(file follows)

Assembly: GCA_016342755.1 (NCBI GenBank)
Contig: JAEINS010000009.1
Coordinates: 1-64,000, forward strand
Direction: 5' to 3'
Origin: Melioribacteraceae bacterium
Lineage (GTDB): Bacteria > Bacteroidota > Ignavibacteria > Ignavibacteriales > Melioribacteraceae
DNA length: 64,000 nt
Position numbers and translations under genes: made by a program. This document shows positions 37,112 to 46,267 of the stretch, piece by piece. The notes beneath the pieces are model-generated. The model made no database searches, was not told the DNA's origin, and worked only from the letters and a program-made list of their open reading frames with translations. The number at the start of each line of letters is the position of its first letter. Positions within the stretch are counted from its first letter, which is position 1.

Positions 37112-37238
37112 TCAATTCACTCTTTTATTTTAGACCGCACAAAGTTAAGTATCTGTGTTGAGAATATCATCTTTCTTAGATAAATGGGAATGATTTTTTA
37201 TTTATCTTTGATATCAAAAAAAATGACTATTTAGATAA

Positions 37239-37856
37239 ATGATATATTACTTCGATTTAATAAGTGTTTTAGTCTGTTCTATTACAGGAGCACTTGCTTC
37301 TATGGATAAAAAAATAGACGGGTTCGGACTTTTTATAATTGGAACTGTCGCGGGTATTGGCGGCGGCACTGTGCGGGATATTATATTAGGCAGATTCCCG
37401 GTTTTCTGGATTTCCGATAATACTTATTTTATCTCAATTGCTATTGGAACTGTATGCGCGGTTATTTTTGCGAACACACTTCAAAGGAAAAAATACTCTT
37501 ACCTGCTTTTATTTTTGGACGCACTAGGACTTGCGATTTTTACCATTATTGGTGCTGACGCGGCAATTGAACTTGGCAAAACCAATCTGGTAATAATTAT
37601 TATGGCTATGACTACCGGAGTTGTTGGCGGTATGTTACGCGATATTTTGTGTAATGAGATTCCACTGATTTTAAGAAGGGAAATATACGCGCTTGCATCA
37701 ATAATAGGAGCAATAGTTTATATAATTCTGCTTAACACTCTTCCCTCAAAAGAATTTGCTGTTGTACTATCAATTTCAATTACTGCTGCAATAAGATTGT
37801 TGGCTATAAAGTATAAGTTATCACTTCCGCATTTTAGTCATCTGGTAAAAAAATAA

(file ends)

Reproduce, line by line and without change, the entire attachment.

Assembly: GCA_016342755.1 (NCBI GenBank)
Contig: JAEINS010000009.1
Coordinates: 1-64,000, forward strand
Direction: 5' to 3'
Origin: Melioribacteraceae bacterium
Lineage (GTDB): Bacteria > Bacteroidota > Ignavibacteria > Ignavibacteriales > Melioribacteraceae
DNA length: 64,000 nt
Position numbers and translations under genes: made by a program. This document shows positions 37,112 to 46,267 of the stretch, piece by piece. The notes beneath the pieces are model-generated. The model made no database searches, was not told the DNA's origin, and worked only from the letters and a program-made list of their open reading frames with translations. The number at the start of each line of letters is the position of its first letter. Positions within the stretch are counted from its first letter, which is position 1.

Positions 37112-37238
37112 TCAATTCACTCTTTTATTTTAGACCGCACAAAGTTAAGTATCTGTGTTGAGAATATCATCTTTCTTAGATAAATGGGAATGATTTTTTA
37201 TTTATCTTTGATATCAAAAAAAATGACTATTTAGATAA

Positions 37239-37856
37239 ATGATATATTACTTCGATTTAATAAGTGTTTTAGTCTGTTCTATTACAGGAGCACTTGCTTC
37301 TATGGATAAAAAAATAGACGGGTTCGGACTTTTTATAATTGGAACTGTCGCGGGTATTGGCGGCGGCACTGTGCGGGATATTATATTAGGCAGATTCCCG
37401 GTTTTCTGGATTTCCGATAATACTTATTTTATCTCAATTGCTATTGGAACTGTATGCGCGGTTATTTTTGCGAACACACTTCAAAGGAAAAAATACTCTT
37501 ACCTGCTTTTATTTTTGGACGCACTAGGACTTGCGATTTTTACCATTATTGGTGCTGACGCGGCAATTGAACTTGGCAAAACCAATCTGGTAATAATTAT
37601 TATGGCTATGACTACCGGAGTTGTTGGCGGTATGTTACGCGATATTTTGTGTAATGAGATTCCACTGATTTTAAGAAGGGAAATATACGCGCTTGCATCA
37701 ATAATAGGAGCAATAGTTTATATAATTCTGCTTAACACTCTTCCCTCAAAAGAATTTGCTGTTGTACTATCAATTTCAATTACTGCTGCAATAAGATTGT
37801 TGGCTATAAAGTATAAGTTATCACTTCCGCATTTTAGTCATCTGGTAAAAAAATAA